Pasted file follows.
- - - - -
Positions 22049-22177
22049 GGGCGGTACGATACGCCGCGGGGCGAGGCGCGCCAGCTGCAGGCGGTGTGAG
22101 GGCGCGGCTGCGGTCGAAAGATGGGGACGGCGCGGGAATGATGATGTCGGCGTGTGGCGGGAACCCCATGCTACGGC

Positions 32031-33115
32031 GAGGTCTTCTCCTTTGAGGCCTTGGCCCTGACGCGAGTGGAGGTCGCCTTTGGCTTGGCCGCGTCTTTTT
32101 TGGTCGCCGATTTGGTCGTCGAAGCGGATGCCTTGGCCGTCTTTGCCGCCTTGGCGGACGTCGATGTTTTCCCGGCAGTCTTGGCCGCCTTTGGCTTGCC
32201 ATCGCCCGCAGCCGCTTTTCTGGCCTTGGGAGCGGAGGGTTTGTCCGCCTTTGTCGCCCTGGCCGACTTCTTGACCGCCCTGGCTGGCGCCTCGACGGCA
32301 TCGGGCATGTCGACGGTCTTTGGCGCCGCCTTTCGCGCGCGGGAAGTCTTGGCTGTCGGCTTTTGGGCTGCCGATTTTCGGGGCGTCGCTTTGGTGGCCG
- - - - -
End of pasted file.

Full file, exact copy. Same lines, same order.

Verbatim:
Positions 22049-22177
22049 GGGCGGTACGATACGCCGCGGGGCGAGGCGCGCCAGCTGCAGGCGGTGTGAG
22101 GGCGCGGCTGCGGTCGAAAGATGGGGACGGCGCGGGAATGATGATGTCGGCGTGTGGCGGGAACCCCATGCTACGGC

Positions 32031-33115
32031 GAGGTCTTCTCCTTTGAGGCCTTGGCCCTGACGCGAGTGGAGGTCGCCTTTGGCTTGGCCGCGTCTTTTT
32101 TGGTCGCCGATTTGGTCGTCGAAGCGGATGCCTTGGCCGTCTTTGCCGCCTTGGCGGACGTCGATGTTTTCCCGGCAGTCTTGGCCGCCTTTGGCTTGCC
32201 ATCGCCCGCAGCCGCTTTTCTGGCCTTGGGAGCGGAGGGTTTGTCCGCCTTTGTCGCCCTGGCCGACTTCTTGACCGCCCTGGCTGGCGCCTCGACGGCA
32301 TCGGGCATGTCGACGGTCTTTGGCGCCGCCTTTCGCGCGCGGGAAGTCTTGGCTGTCGGCTTTTGGGCTGCCGATTTTCGGGGCGTCGCTTTGGTGGCCG